Wednesday, April 13, 2022

Don Brash: Absolutely no logic in a separate Maori Health Authority

Not many months after the 2020 election freed the Labour Party from the constraints which New Zealand First had placed on them between 2017 and 2020, the Government admitted to commissioning the most radical plan for over-turning New Zealand’s constitution since the Treaty of Waitangi was signed in 1840.

It was called He Puapua, and I have written about its quite extraordinary implications previously. In short, it envisages New Zealand’s moving away from being a Parliamentary democracy in which all adult citizens have an equal vote to one in which those who chance to have some Maori ancestry – always now with some non-Maori ancestry – have a much larger say in how things are run. The ultimate aim was to put the small minority with some Maori ancestry on a par, politically, with those without such ancestry.

“Not Government policy”, the Prime Minister declared, but continued with policies designed to achieve exactly that goal.

The most blatant example of He Puapua in practice currently is of course the Government’s Three Waters proposal, the ministerial responsibility of Local Government Minister Nanaia Mahuta. Under that proposal, all of the three waters assets – those involved in providing drinking water, disposing of sewerage and controlling storm water, paid for by generations of ratepayers of all ethnicities – would be confiscated by central government and moved into four enormous regional bodies drawn along tribal boundaries in which tribes would have half of all board appointments. With key decisions requiring majority support, tribes would have effective control of all of these assets.

Initially, the Government pretended that this scheme was to be voluntary, and local governments spent time providing feedback on the proposal – most of it negative. Then the Government admitted that the scheme was always going to be compulsory, and the “consultation” was just window-dressing. Even the former Leader of the Labour Party and now mayor of Auckland, Phil Goff, declared the proposal totally inconsistent with any concept of democracy.

Flying under the radar to some degree – perhaps because of the noise being created by the Three Waters proposal – is an equally obnoxious proposal to break up the taxpayer-funded health system into two, one serving those who are Maori (though to my knowledge there has been no clear definition of who will be regarded as Maori for this purpose) and those serving the rest of us, with both parties having to agree on the allocation of resources and other major decisions. The Maori Health Authority will be headed by the sister of Nanaia Mahuta, though we are assured that her appointment has nothing to do with that family relationship and that she is the best person for the job.

The Government referred the legislation which will establish this segregated health system not to the Health Select Committee but to a specially selected Select Committee with a heavy weighting of Maori Members of Parliament. And then that Committee paid not the slightest heed to any submissions which were even slightly critical of creating such a racially segregated system.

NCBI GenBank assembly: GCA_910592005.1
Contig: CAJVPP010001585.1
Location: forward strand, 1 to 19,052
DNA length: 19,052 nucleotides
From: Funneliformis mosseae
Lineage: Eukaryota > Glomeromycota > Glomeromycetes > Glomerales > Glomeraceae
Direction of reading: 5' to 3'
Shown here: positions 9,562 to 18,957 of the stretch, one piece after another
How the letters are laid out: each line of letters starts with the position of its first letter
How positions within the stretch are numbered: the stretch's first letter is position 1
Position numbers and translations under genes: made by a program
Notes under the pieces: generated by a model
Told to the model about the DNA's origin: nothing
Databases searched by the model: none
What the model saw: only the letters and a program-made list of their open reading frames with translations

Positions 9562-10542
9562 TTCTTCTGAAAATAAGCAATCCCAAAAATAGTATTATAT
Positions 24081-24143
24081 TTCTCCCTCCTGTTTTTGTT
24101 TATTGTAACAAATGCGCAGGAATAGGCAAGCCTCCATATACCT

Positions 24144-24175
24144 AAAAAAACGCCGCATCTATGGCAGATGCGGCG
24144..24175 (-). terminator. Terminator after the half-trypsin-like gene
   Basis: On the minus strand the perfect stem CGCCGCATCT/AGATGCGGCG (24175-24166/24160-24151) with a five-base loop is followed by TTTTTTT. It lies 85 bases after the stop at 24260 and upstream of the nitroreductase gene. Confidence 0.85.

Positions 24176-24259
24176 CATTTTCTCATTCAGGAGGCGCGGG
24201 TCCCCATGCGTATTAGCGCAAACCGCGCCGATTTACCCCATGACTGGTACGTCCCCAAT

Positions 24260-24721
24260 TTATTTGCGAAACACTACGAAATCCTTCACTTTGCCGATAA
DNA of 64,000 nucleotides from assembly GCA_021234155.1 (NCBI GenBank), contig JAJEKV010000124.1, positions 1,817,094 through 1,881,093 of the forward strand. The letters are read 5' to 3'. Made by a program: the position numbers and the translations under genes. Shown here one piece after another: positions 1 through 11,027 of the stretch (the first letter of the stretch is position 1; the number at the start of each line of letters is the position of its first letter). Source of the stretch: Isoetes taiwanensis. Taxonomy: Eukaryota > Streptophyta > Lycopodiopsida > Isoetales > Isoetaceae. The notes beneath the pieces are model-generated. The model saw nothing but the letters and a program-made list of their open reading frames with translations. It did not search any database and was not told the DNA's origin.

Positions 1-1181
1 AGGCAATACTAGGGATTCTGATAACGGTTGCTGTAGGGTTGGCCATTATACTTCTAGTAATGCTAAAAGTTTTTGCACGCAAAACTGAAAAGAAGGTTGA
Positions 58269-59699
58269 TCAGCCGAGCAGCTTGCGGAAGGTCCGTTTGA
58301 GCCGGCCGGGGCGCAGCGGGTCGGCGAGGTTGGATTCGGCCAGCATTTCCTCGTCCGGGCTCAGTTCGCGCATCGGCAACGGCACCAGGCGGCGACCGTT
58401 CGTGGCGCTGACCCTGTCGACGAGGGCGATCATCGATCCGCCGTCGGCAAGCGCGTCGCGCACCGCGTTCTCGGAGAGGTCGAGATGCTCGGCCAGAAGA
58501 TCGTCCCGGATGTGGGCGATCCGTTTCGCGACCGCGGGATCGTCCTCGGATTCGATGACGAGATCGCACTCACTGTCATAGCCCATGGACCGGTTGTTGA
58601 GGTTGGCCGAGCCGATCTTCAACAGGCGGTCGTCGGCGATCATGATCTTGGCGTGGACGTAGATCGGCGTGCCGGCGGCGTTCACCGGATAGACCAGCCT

One of the most powerful submissions was a lengthy one made by former All Black Lawrie Knight. In that submission, he noted that there are five claims presented by Maori when demanding a separate health authority:

1. That Maori die seven years earlier than other New Zealanders.

2. That Maori have poorer health services than non-Maori.

3. That decolonizing the health system will improve Maori health and longevity.

4. That a primary contributing factor for Maori ill health is “systemic racism”, “white privilege”, and “unconscious bias” in the New Zealand health system.

5. That non-Maori are not affected by inequitable health provision and services.

In his submission to the Committee he demonstrated that all five of those contentions are incorrect, or caused by other factors.

For example, he noted that while on average Maori New Zealanders do have a life expectancy some seven years less than the life expectancy of European New Zealanders, the life expectancy of Maori New Zealanders is closely similar to the life expectancy of Maori living in the Cook Islands; and while the Cook Islands were colonized many years ago, that colonization ended more than half a century ago. He noted that Chinese New Zealanders had a life expectancy some five years longer than that of European New Zealanders, again strongly suggesting that there is a major genetic component in life expectancy.

He quoted interesting figures for the life expectancy of Samoans in Samoa and compared that with the life expectancy of Samoans living in New Zealand – those living in New Zealand using the supposedly racist New Zealand health system of course – and found that on average Samoans living in New Zealand have a life expectancy 6.4 years longer for males and 6.9 years longer for females.

The reality is that there is absolutely no evidence that the New Zealand health system discriminates against Maori and plenty of evidence that the health system works hard to treat all New Zealanders equally, regardless of race.